• As in previous years, the data from the first quarters of 2016 indicates that there was the greatest number of suspected opioid overdose incidents among males aged 25-34 (31% of opioid-related events).
  • Since 2013, there has been an increasing trend in the percentage of all incidents that are considered opioid-related. The rate of 2.9% in the second quarter of 2016 is almost three times what it was in the first quarter of 2013 (1.0%).
  • On average, EMS administered Naloxone 1.4 times per opioid-related incident in the first two-quarters of 2016.
  • In the first two-quarters of 2016, of the EMS services reporting their data to DPH, responses to opioid-related incidents were in 256 of the 351 MA cities and towns (73%). Overall, there was an 18% increase in the number of opioid-related EMS transport incidents in the first two-quarters of 2016 compared with the first two-quarters of 2015. Of note, the death rate increased at a slower rate than opioid-related EMS transports between 2013 and 2015 indicating that the proportion of overdoses that are fatal may be decreasing.

What to Do About the Problem

 

The key to addressing this rising epidemic of opiate addiction in Massachusetts is with the help of inpatient, residential, drug and alcohol substance abuse and dependence treatment centers, detox facilities, rehabilitation programs, and recovery organizations.  With the aid of programs such as these, one can finally and quickly work through their addiction crisis issues in such a way that they come out winning and victorious in the long run.

Drug and alcohol addiction rehabilitation centers help in three, major ways that can easily and effectively address anyone’s opiate addiction crisis or any addiction crisis for that matter in Massachusetts:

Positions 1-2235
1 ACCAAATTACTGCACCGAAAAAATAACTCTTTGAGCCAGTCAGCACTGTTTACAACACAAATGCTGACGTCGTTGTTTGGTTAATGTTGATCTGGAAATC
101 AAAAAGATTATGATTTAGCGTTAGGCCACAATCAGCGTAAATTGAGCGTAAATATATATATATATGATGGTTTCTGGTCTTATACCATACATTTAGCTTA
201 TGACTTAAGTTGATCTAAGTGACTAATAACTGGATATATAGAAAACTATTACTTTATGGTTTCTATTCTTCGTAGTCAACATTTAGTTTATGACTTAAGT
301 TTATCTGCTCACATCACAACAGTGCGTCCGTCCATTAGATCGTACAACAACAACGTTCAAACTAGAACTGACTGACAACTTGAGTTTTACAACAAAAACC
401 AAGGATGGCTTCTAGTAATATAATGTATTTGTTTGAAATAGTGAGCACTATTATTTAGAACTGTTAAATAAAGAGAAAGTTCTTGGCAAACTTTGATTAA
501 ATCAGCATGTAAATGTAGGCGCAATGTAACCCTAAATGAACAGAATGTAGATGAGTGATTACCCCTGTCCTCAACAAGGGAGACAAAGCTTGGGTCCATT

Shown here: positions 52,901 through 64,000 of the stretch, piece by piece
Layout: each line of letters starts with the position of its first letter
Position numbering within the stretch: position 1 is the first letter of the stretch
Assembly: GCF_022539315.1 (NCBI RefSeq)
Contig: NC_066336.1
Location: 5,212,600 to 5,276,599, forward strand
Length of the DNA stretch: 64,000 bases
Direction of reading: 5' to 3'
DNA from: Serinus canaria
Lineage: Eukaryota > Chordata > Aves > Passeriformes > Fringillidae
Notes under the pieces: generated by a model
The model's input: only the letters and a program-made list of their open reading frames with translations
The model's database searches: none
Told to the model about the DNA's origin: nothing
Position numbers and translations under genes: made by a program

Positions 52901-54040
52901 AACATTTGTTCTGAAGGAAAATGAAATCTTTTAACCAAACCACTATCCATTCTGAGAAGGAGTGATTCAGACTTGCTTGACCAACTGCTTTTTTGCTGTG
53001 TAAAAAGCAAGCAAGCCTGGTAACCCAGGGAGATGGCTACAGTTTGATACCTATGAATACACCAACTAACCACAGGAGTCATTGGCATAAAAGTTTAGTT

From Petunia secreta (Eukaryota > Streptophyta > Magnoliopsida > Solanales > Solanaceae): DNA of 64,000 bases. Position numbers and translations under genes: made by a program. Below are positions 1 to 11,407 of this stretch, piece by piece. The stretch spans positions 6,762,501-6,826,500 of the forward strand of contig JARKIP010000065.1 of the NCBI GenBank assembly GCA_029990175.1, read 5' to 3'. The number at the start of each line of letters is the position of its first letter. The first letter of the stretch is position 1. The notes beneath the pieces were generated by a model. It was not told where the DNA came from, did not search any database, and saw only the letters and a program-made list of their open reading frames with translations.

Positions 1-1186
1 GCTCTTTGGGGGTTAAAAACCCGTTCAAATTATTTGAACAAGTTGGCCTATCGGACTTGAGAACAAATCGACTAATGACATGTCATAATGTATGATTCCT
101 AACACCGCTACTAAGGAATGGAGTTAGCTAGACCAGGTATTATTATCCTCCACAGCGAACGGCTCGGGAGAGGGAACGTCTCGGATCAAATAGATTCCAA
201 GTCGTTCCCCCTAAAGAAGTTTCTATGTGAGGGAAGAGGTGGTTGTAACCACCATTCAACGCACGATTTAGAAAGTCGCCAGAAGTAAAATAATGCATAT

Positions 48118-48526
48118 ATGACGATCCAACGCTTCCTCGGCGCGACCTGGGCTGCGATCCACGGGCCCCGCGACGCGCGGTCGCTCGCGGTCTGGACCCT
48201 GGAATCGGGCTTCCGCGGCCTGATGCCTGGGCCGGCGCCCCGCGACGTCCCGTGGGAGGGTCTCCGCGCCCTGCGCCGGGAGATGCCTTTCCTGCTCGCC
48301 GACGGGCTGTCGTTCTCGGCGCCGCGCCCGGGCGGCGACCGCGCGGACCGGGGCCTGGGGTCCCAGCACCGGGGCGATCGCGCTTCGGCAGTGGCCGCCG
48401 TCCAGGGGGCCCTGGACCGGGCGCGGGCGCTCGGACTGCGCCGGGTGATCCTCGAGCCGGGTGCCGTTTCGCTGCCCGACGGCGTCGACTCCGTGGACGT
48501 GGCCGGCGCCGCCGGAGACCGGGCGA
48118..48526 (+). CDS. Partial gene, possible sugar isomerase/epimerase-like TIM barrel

1. Detoxification.  The thing about opiate addiction is that it needs the help of a detoxification facility to get rid of the chemical dependence aspect to it.  Chemical dependency to opiates is a brutal and damaging occurrence, to say the least and tends to have a very negative and impacting effect on a person.  This effect is why now more so than ever those addicted in Massachusetts have to first go through detox before they do anything else.
  2. Rehabilitation.  After one has completed the detox portion of an inpatient program, actual rehab itself is the part of the program wherein one is finally able to work on and through all of the various mental, personal, psychological, and spiritual aspects of drug and alcohol addiction.  This program is quite successful as it frees a person up from the mental aspects and factors of his or her addiction crisis.
  3. Aftercare.  With the help of an aftercare program, one can continue to work on recovery on an outpatient basis.  This continued guidance is particularly useful in Massachusetts as it helps to lower the chances of relapse.

All in all, it is very clear that the safest way to permanently beat an addiction crisis lies in getting the person into and through an inpatient, residential, drug and alcohol addiction and dependence treatment center, detox facility, rehabilitation program, and recovery organization.  It is these programs and these facilities that offer the most help to those who need to win against their substance abuse addiction issues once and for all.  With this approach, anyone can finally beat addiction for good.

There are many different ways to attempt to win the battle against drug and alcohol addiction and substance abuse problems in general.  The best way by far in the state of Massachusetts to do this is with an inpatient, residential, drug and alcohol addiction and dependence treatment center, detox facility, rehabilitation program, and recovery organization.  These are the most effective, detailed programs available.   Also, they are the most all-encompassing programs.     With inpatient rehab, anyone addicted to anything in Massachusetts can finally know a new life.